“Lara and I are pretty much parallel with the complications we’ve had,” Nel said. “We’ve both had just about everything you can throw at us. We’d been doing it individually, thinking that we were both alone. It felt so good to find out that we were not alone. Lara really inspired me with her tenacity. She’s a little bear claw because she just grabs on to something and takes care of it. Her spirit really had me hooked.”

While the multiple surgeries sapped her energy in the past few years, she appears more than ready for the training and competition in the 100 and 200-meter and long jump track and field events.

“I feel more energetic today than I have in the past three years,” she said. “But in the past two and a half years, I had no energy because I had the surgeries, having to deal with the career, and the medications they put you on that make you tired. Last spring, I had a pretty serious surgery. After that, I could hardly walk, hardly make it up my stairs. I found it a challenge to go for a walk around the block, even though I knew it was good for me. I don’t like to sit around doing nothing, so I made myself take a walk and realized I could do that. The next thing I knew, two months later, I was running.

“With the Warrior Games, I’ve been pushed to my max. I’m really sore, but I’m working muscles I haven’t worked in 15 to 20 years, and emotionally, I’ve met some incredible people.”

After the Games, Ishikawa hopes she can continue on with her 10-year Air Force career, but if she’s not able to remain on duty, she will adjust to a new course.

“I’ve enjoyed the Air Force,” she said. “The Air Force has been wonderful to me in every way. I don’t have one complaint. On the other hand, if I get out, I can start a new life, maybe go to school. But the main goal is to stay healthy. If I’m healthy, I’m happy.”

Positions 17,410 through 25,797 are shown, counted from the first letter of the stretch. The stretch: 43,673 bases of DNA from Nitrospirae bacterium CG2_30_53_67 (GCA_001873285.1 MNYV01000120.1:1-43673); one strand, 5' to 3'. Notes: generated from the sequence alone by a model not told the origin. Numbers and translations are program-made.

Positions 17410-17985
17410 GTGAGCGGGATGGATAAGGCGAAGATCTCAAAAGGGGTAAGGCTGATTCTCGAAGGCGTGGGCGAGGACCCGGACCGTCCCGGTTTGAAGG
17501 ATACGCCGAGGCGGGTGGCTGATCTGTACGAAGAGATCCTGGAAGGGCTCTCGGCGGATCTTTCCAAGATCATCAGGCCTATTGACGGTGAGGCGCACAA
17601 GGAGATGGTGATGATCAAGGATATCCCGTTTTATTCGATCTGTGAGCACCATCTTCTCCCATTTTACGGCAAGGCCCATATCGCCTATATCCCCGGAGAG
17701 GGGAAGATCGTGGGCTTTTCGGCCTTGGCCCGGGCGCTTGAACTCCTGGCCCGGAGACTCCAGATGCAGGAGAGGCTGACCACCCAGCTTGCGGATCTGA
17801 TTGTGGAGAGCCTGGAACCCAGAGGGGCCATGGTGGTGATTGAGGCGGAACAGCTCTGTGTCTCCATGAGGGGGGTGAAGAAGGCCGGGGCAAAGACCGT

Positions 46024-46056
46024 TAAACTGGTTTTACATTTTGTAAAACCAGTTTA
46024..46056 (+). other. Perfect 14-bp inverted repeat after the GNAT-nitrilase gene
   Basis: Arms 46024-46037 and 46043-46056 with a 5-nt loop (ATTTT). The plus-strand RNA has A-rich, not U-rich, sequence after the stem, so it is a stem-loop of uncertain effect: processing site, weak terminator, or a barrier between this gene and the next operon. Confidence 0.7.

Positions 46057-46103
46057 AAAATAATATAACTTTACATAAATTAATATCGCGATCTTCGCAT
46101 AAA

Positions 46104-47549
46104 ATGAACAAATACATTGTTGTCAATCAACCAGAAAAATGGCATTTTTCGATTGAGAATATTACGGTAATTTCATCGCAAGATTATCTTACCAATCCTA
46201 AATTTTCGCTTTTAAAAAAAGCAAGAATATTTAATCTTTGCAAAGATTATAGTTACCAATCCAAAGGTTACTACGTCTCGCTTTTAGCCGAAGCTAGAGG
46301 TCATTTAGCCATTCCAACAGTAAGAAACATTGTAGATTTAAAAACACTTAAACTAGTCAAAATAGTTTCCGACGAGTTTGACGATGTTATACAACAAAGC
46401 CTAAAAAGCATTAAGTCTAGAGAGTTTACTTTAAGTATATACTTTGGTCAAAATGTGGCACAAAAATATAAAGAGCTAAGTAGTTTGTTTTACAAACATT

For more information check out the 2013 Warrior Games bios.

PHOTO: Staff Sgt. Lara Ishikawa listens to her coach speak before running laps at the Academy indoor track during the Wounded Warrior Games Training Camp held in Colorado Springs, Colo., April 17, 2013. Ishikawa is stationed at Joint Base San Antonio-Lackland, Texas. (U.S. Air Force photo by Desiree N. Palacios)

No regrets

Texas A&M cadets perform retreat

By 1st Lt Tori Hight
Air Force Public Affairs Agency

With every birthday that passes, I stop to think about the things I have done in my life. Among the most significant, I have been given the responsibility of shaping the lives and futures of young Airmen placed in my charge.

Looking back on life, no matter your age, you always linger on the things that you haven’t done yet. Some people might call that feeling regret, or consider those things missed opportunities, but I don’t really see it that way.

Six years ago, I was in my senior year of high school filling out college applications. I was pre-accepted to Texas A&M University in College Station, Texas. While messing around on the Internet one afternoon, I came across a website for the United States Air Force Academy in Colorado Springs, Colo.

After a little research, I realized the deadline for applying to my congressman for a nomination to the upcoming class was that same day. I hastily put my application together, and with a little help from the local office store, faxed my materials to be reviewed.